Whaddya mean “both sides”? Both sides of what?

    If you refer to evolution, there is only one side – the science of biology has discovered how and why nature contains the extraordinary diversity of flora and fauna that we observe.

    If you refer to “religion versus science”, why are there any sides at all? Perhaps you have fallen for the false dichotomy manufactured by the creationists that “science = atheism”? This is a tactic they have developed to turn people away from science and critical thinking, but it has no substance unless you let it.

    Belief in a god of some sort is entirely compatable with recognising that science offers us the best way in which to understand the universe. But the creationists do not want other people to learn that their god does not tinker with the universe, and that the bible is wrong when taken literally.

    Nothing more or less compelling really on either side.

    Which indicates to me, assuming you refer to evolution, that either you have not tried or you have not understood. Or, I guess, that you have fallen for the tactics of the creationists.

    That is where my faith comes in. Those who do not have it can not be expected to understand.

    Don’t give me that old chestnut.

    Of course atheists can understand faith. Many of them used to have it, after all. What scientists in general object to is not faith (many scientists are devoutly religious, after all), it is the rejection of reality by some religious organisations and many individual creationists. And the interference of these people in children’s science education.

    It is very convincing to me and I am no dummy or wimp who needs a crutch of any kind. I really have all I need with all the holes in the evolution theory combined with my faith. New scientific discoveries are always fascinating to me.

    Yep, this tells me that you have fallen for the lies of the creationists. There are currently, precisely zero “holes” in evolutionary theory.

    Evolution is a fact. Evolutionary theory explains how and why populations of organisms change over time. Perhaps what you refer to is the historical path taken by various lineages? Any biologist will freely acknowledge that we are a long, long way from assembling a complete history of life on earth. This is because the data get sparser and harder to inmterpret the further back in time you go. It is certainly no reflection on the power of evolutionary theory.

    I really think there needs to be a clear distinction between “Natural Selection” and “Evolution.” Natural Selection fits perfectly with creationism and is the crux of evolution theory.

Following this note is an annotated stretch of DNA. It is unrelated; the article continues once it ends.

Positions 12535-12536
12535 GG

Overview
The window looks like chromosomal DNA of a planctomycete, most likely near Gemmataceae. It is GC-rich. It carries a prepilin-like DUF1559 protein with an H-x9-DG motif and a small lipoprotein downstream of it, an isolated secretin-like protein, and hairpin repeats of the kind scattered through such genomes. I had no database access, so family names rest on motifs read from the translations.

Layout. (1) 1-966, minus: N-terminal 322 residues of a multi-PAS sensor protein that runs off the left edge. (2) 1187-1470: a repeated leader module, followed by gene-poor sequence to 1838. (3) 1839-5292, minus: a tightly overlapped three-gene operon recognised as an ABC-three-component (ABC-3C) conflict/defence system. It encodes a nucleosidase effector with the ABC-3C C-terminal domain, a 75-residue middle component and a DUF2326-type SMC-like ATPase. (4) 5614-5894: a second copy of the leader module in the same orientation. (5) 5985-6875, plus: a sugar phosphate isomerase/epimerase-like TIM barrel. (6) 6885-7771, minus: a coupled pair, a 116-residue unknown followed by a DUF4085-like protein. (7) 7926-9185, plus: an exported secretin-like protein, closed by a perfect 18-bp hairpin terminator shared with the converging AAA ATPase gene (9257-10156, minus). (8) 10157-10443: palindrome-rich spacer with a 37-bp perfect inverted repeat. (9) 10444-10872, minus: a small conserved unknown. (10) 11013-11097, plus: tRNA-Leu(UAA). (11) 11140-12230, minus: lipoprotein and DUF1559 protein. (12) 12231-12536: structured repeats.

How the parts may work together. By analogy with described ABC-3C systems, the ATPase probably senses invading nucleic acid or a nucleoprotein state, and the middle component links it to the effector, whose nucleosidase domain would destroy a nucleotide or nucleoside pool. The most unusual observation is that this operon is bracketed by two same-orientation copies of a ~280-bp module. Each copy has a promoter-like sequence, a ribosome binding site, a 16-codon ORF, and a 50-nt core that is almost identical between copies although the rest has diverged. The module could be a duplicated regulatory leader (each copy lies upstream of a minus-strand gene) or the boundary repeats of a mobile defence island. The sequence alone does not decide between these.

Well, this is plain barmy. Many creationists deny natural selection occurs at all, except on the very smallest scale. Natural selection is but one aspect of evolutionary theory, albeit a very important one. No biologist of the last 60 years or so would equate natural selection with evolution.

    Perhaps you refer to the fact that most creationists’ biggest issue is with common descent. However, as soon as you acknowledge the (blatantly obvious, BTW) mutability of species, you find yourself on the way to making the prediction that all life is related to one or several initial species. Common descent has been confirmed beyond reasonable doubt.

    A statement such as the one above telling us how to “argue with your creationistic neighbor” about the appendix. How does he know the appendix serves no useful purpose?

    Well, duh, because people survive and thrive after the appendix has been removed.

    I work in a hospital and doctors are really opposed to taking out body parts with no known purpose — simply because the purpose is not known YET.

    This is unlikely to be the reason. The reason is more likely to be that they would rather not perform surgery (which, after all, always contains an element of risk to the patient) if they do not have to.

    I appreciate their willingness to humbly admit we do not have all the answers.

    Which they get from scientists.

    Arguments like that hold absolutely no water.

    Well, oddly enough, you are probably right here, but for the wrong reason.

    The appendix is a poor example of a vestigial organ, because there is a school of thought that it does serve a useful purpose in humans, albeit one without which we can live.

    However, you seem to have missed the more general point, that vestiges in our anatomy (like the inadequacy of our spines; like the terrible compromise of the human pelvis; like the fact that our teeth suffer terribly from a diet based largely on grains and grain products; like the fact that our skin is composed of scales; like the fact that we need to wear clothes to avoid suffering from cold and wet weather because we have lost our fur; like the fact that our retinas are back-to-front; like the fact that human hands, when they first appear in the embryo, are webbed; and so on) indicate an absence of design and a reliquary of our evolutionary history.

    Unless, that is, you subscribe to the theory of Incompetent Design.

  158. Moderate

    Ah hem, I never said this was necessarily the work of the Christian God. Another ASSUMPTION made by a couple of you. I see both sides being quick to make far-fetched assumptions. That’s all folks.

  159. Todd W.

    @Moderate

    So, what evidence is there that “the other side” has shown to support its ideas?

  160. Moderate